BY SHAME MAKOSHORI
FIRST Capital Bank (FCB) executives on Friday revealed a strategic plan to bail out the teetering tourism sector out of bankruptcy following the global health scare precipitated by COVID-19.
From March 2020, governments grounded international flights to prevent contagion as COVID-19 spiralled out of control.
But the full wrath of the global economic shutdowns was felt hardest in tourism-dependent economies like Zimbabwe, which saw operators winding down, sending staff home and losing US$1 billion in potential revenue in the process.The tourism industry generates about US$2 billion for Zimbabwe’s economy.
Foreign tourist arrivals plummeted by 90% between January and October, the sharpest downturn in 40 years, according to Zimbabwe Tourism Authority data.
On Friday, FCB said quick decisions were made at the financial services giant to extend the tenure of existing loans and deploy more resources to help the leisure sector ride out of the storms.
It was not sheer generosity though.
According to FCB chairman Pat Devenish, the plan was to demonstrate to affected firms what the former Barclays Bank was capable of doing during the most volatile time and build sustainable business ties for future growth.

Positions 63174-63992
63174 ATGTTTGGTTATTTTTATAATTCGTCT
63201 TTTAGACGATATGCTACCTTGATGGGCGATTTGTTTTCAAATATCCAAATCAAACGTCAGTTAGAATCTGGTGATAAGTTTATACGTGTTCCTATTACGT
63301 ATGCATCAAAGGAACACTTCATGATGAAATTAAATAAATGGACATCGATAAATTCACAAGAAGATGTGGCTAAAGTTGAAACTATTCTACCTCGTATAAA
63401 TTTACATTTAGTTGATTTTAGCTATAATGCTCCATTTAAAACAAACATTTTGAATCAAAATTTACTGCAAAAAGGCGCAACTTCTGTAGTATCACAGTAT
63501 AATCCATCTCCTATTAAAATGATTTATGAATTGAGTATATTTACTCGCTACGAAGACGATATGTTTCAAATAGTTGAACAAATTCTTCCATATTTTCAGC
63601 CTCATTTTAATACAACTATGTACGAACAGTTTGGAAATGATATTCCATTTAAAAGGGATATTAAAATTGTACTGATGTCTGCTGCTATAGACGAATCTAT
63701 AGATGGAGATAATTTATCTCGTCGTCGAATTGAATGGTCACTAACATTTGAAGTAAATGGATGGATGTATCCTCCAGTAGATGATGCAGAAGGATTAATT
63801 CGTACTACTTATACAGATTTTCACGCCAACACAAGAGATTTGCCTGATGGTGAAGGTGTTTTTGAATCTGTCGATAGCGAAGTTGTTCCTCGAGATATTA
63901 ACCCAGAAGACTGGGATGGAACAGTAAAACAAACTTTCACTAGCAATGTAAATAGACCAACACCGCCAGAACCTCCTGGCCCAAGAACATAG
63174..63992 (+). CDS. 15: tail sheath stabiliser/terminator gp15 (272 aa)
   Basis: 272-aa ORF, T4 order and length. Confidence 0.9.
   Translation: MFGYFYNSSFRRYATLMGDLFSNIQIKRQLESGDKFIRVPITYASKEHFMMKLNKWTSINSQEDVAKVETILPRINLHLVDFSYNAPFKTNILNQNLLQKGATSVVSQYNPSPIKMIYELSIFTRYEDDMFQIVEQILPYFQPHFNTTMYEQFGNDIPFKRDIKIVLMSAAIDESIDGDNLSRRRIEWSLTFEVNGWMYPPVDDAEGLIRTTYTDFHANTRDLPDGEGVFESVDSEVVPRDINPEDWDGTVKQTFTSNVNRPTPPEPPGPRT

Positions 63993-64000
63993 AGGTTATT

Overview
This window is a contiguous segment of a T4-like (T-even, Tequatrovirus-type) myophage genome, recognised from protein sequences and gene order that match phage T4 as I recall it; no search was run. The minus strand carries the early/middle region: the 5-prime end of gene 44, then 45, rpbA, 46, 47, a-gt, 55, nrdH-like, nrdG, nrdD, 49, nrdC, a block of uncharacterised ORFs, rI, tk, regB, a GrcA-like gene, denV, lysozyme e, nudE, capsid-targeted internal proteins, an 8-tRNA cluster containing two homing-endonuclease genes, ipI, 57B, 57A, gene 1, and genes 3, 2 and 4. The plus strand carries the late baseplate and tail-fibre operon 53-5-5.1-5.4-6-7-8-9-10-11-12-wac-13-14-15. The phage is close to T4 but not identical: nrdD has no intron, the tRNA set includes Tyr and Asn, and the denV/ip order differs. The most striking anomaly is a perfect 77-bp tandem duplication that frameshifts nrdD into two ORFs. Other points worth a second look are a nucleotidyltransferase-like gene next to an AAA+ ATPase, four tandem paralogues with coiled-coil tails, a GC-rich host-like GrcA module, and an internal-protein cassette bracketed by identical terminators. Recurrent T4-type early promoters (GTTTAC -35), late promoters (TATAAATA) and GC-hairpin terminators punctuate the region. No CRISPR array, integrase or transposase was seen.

“With the strategic thrust of building long-term relationships and supplementing government efforts on COVID-19, the bank continued to support the tourism sector with extension of loan repayments, reduced interest rates and provision of new facilities were required,” Devenish said in a statement to the bank’s financial results for the year ended December 31, 2020.
“Certain sectors in the economy like tourism were operating substantially below capacity even after easing of lockdown. Persistent depreciation of the local currency against the United States dollar, high inflation and COVID-19 uncertainty resulted in low business confidence and a pessimistic overall view of the economy in the first half. However, the easing of lockdown, improvement in the operation and price discovery on the auction system and allowing customers with funds to pay in foreign currency brought stability and more business optimism in the second half of the year,” the FCB chief said.
Interventions to the tourism sector were part of FCB’s $2,3 billion loan book during the period.
Devenish said FCB loaned out $3,7 billion, which translated to a 63% loan to deposit ratio.
He said 5% of the loan book represented interventions into sectors worst affected by COVID-19, including tourism.
“The loan book continues to perform well, with non-performing loans ratio of 0,16% compared to market average of 0,3%. Customers in the tourism and other services sectors significantly affected by COVID-19 are on the watch list and constitute 5% of the loan book,” he said.
FCB’s inflation adjusted total income increased to $3,4 billion during the review period, from $2,4 billion during the comparable period in 2019, with pre-tax profit rising to $901 million, from a loss of $494 million previously.
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